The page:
The new U.S. EPA Method TO-15A blog series – Part 3: Use CLEAN air on a CLEAN analytical system!

From the start of this blog series, I have been teasing you with how to take your canister blanks from the following red trace down to the blue trace:

In this post, I shall finally stop dragging it out. BUT FIRST… (Come on now, you had to have known this was coming) I shall digress a little to point out that last time we hopefully convinced you to use AIR when analyzing AIR, and how this specific detail may impact your canister blank concentrations. This time we are going to talk about how we MUST (yes, not optional in my opinion) use CLEAN air on a CLEAN analytical system (i.e., preconcentrator, autosampler rack, etc.) before we worry about anything else. You will notice how we have not even begun to talk about canister cleaning details like cycles, temperatures, sweep gas, storage time, etc. That is all coming in due time (i.e., future posts), but none of that matters until we address the following. Last time we mentioned a prevailing theme of “garbage in = garbage out.” While we keep that in mind for today, let us forget about the zero air challenge for section 9.4.2 (page 32). In fact, let us back up a couple of pages in TO-15A and go to section 9.3 (page 30). Like I have said before, customer comments/inquiries make for the best posts. And after the last post, Melanie M. drops a comment in our blog, which includes the following excerpt:

“My question to you is do we need to test the autosampler? Section 9.3 My understanding is this is only for New autosamplers?”

It is as if we paid Melanie to drop that comment when she did, as the content and timing was perfect. YES Melanie, you need to test the autosampler in my opinion. Not just upon initial setup. In fact, you set me up for the following soapbox speech:

To kick off your journey to 20 pptv blanks, I suggest you take your fill gas (air obviously) and connect it to one of the autosampler ports and sample your nominal volume of air (e.g., 250 mL) through the entire analytical system (i.e., autosampler, preconcentrator, transfer lines, GC-MS, etc.) just like a canister blank. Now, section 9.3 of TO-15A says:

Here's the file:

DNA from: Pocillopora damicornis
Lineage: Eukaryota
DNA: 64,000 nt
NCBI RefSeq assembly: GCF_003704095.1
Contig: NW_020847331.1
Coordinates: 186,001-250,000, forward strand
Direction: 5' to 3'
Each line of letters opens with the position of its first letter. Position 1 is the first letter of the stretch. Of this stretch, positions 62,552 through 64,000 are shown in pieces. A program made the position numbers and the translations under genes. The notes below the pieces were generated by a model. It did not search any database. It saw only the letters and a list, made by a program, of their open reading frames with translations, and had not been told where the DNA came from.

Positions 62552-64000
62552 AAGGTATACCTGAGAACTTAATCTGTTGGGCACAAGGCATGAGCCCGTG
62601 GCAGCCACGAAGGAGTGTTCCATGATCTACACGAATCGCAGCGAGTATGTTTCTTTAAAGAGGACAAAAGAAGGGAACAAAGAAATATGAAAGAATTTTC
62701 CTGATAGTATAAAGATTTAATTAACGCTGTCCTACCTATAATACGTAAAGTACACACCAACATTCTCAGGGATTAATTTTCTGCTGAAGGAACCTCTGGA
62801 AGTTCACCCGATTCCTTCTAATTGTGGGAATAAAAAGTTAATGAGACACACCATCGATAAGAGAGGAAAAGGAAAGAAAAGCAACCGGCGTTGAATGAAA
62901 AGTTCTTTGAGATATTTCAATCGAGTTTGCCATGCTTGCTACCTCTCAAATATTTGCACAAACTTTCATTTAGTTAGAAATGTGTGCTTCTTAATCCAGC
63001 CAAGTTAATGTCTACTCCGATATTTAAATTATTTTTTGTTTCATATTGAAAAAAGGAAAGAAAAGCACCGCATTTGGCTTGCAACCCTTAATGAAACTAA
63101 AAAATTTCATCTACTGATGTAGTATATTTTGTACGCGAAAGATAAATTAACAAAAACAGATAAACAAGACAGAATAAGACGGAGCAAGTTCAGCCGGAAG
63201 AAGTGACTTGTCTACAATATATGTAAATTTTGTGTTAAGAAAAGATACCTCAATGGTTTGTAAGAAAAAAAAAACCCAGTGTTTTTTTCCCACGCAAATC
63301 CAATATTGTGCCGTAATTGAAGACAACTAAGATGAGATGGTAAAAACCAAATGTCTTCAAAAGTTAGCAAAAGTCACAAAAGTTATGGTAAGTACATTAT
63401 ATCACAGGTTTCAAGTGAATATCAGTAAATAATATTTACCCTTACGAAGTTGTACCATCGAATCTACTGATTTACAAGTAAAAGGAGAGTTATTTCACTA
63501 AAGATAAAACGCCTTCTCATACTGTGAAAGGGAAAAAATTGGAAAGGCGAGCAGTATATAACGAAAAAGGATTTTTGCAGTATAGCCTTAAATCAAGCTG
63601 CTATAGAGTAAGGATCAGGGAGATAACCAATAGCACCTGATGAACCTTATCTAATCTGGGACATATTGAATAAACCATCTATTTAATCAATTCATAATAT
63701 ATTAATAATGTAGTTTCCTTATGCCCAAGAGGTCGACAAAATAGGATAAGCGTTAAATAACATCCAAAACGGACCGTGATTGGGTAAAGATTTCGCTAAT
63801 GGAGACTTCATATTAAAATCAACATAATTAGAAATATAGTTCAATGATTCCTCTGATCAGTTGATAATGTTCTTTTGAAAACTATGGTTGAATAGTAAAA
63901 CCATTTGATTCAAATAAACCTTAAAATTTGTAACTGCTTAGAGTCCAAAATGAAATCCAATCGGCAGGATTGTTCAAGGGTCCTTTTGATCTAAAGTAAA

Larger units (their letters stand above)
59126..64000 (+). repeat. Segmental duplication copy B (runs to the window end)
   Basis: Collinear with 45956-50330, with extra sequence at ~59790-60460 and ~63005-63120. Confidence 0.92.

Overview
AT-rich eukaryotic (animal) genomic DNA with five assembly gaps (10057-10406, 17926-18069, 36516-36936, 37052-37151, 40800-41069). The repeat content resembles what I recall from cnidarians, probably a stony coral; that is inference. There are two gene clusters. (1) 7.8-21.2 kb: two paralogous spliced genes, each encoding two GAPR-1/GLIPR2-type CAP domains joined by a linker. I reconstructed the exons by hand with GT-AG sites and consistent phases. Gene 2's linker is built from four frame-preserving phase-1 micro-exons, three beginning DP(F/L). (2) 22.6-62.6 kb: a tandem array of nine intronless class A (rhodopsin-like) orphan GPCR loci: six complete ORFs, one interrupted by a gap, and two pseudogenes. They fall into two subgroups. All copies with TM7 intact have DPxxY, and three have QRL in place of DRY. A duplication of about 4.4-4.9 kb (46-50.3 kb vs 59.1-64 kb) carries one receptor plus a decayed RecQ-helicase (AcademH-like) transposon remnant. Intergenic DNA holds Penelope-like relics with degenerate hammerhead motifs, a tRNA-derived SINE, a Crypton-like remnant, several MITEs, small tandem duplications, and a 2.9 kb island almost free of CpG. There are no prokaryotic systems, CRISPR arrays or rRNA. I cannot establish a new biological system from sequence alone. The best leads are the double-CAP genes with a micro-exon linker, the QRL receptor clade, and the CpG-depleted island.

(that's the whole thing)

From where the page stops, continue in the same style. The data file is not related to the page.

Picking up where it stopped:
“This procedure should be conducted at installation prior to initial use of the instrument. This basic evaluation does not require establishing calibration or determining quantitative results to assess potential positive bias.”

I have the following to say about this:

  1. This procedure need not be limited to post-installation and prior to initial use. I advocate using this as the first diagnostic evaluation on your road to 20 pptv clean canister blanks. It also makes for a nice routine evaluation of your air source and analytical system.
  2. I could not disagree more on the non-calibrated evaluation. In fact, I had to soften the wording of this sentiment for the published version of this post. I advocate that you calibrate the system first, which for the record may require a secondary or tertiary calibration throughout this process, as you may have to make changes as you track down leaks/contamination. I could see a strong argument to start out qualitative, but then work your way towards a calibration. But regardless, calibrate the system for Pete’s sake. Since you are reading this post, it is safe to assume you know 20 pptv represents a significant challenge for canister blank cleanliness. In particular there is not a lot of room for error here. So, to start making cleanliness determinations on our air source and analytical system based on a qualitative assessment seems nonsensical.
  3. All of the above will also force you to ensure you have adequate analytical sensitivity to verify cleanliness down to 20 pptv. There is not a lot of logic in running air/system evaluations on an analytical system/method capable of only seeing 50 pptv, is there?